Robin Thicke ‘Blurred Lines’ – Album Review

In the lead up to the release of Blurred Lines, the sixth studio album by American R&B singer Robin Thicke, the first single attracted controversy from its music video for featuring nude models and has been criticized of promoting rape and misogyny. However this controversy hasn’t stopped the song from being a major success, with the music video achieving millions of views on you tube per day at one point and hitting the number one spot in more than 14 different countries. Fans of Thicke will notice a more poppy sound than previous releases as it features a star studded cast of guest producers, writers, and performers including Timbaland, Pharell Williams,, 2 Chainz, Kendrick Lamar, and T.I.

The title track opens the album with promise with a beat that is undoubtedly Pharrell with its syncopated cowbell and funky synths proving that the producer really can do no wrong.  However, the song falls flat due to weak lyrics as Thicke tries to come across as a smooth talking ladies’ man but ends up sounding a bit corny as he delivers lyrics that read more like pick-up lines. I thought it couldn’t get worse, and then T.I. started rapping.  While he was writing his verse T.I. must have asked himself, “I wonder how times I can rhyme the word ass?” while reading an encyclopedia of rap clichés. It’s a real shame that bad lyrics ruin this song that features what is a suberb beat by Pharrell Williams.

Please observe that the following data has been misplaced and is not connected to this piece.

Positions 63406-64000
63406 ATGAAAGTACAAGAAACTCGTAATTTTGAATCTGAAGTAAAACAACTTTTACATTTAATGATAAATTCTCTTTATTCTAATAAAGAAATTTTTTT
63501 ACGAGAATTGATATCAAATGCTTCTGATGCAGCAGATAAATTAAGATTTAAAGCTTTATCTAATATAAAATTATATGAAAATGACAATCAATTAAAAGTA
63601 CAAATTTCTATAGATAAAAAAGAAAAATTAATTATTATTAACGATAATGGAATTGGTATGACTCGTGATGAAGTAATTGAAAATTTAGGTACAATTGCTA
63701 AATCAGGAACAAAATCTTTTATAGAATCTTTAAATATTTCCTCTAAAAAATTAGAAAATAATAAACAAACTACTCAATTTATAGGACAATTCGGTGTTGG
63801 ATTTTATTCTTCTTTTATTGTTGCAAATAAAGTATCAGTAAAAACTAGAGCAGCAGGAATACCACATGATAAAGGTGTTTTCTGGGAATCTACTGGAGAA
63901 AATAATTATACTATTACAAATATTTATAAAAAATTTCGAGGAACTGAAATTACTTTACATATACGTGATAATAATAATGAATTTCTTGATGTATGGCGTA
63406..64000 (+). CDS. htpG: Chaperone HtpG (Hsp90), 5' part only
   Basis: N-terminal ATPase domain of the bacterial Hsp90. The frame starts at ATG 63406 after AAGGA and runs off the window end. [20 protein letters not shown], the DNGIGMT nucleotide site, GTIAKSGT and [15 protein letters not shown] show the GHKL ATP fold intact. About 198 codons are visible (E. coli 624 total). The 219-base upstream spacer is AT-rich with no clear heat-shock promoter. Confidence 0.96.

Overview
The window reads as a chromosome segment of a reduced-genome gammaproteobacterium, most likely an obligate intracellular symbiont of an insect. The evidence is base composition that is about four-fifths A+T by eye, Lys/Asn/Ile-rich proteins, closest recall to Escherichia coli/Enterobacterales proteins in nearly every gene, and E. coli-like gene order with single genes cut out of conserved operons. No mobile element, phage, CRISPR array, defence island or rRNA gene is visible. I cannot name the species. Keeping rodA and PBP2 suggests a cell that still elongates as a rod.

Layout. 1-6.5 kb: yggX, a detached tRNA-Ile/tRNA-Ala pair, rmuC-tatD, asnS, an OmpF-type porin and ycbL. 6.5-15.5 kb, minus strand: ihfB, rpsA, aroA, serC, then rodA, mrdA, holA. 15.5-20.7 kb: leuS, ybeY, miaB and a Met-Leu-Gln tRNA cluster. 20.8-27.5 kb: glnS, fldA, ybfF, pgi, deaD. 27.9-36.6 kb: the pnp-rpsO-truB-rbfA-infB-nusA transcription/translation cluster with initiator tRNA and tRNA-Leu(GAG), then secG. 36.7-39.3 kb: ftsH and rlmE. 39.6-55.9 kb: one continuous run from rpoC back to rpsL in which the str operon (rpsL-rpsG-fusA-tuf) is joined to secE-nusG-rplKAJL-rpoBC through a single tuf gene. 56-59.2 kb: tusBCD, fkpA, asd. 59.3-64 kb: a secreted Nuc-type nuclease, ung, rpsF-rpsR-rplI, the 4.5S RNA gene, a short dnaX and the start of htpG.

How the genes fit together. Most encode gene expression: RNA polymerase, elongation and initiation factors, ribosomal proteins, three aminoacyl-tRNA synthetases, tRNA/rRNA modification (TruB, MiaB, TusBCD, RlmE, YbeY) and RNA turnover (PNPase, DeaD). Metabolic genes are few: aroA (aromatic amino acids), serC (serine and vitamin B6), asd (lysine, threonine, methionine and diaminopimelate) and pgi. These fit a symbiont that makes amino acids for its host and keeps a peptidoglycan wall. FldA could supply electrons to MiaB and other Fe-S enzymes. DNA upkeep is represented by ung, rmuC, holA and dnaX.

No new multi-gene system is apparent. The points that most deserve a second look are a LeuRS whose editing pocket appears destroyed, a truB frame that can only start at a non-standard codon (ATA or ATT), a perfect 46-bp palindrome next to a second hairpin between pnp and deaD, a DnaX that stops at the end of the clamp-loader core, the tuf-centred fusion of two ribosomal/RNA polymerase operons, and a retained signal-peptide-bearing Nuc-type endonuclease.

The disco bounce of tracks “Ooo La La” and “Ain’t No Hat 4 That” are infectious tunes which are standouts on this album. Then comes the absolute worst song on the album (and possibly of the year) “Give it 2 U” during which Thicke bluntly describes how he has “got a big dick for you” and features an electro house beat I swear I’ve heard a thousand times before.  The dirty lyrics end up falling flat and sound more like phone sex, as they lack any sort of humor or wordplay.

The only ballad on the album “The Rest of my Life” breaks up the flow by delivering a catchy modern R&B and feels more like something that Thicke’s voice fits with. The hip hop tinged “Top of the World” starts strong but fails to charm as the song suffers from monotony. Closing the album is “The Good Life”, a mid-tempo piano driven retro pop tune is another decent cut off this album.

The real problem is that while the album does offer a mix of dance pop, soul, R&B, and disco it doesn’t present any of those sounds in a unique way and seems content doing things that have been done before. If you ignore the bad lyrics and you do get a decent collection of fun danceable pop music, but this is hard to do when vocals are really the centerpiece of every song on the album. Blurred Lines is a forgettable album as it lacks anything that makes it stand out.

This all begs the question of whether contemporary R&B needs another performer satisfied with being run of the mill when there are artists possessing more interesting vocals (i.e. Timberlake and Miguel) and pushing the genre into new  sonic territory( i.e. Frank Ocean and The Weeknd) ?

Trygve Hjelle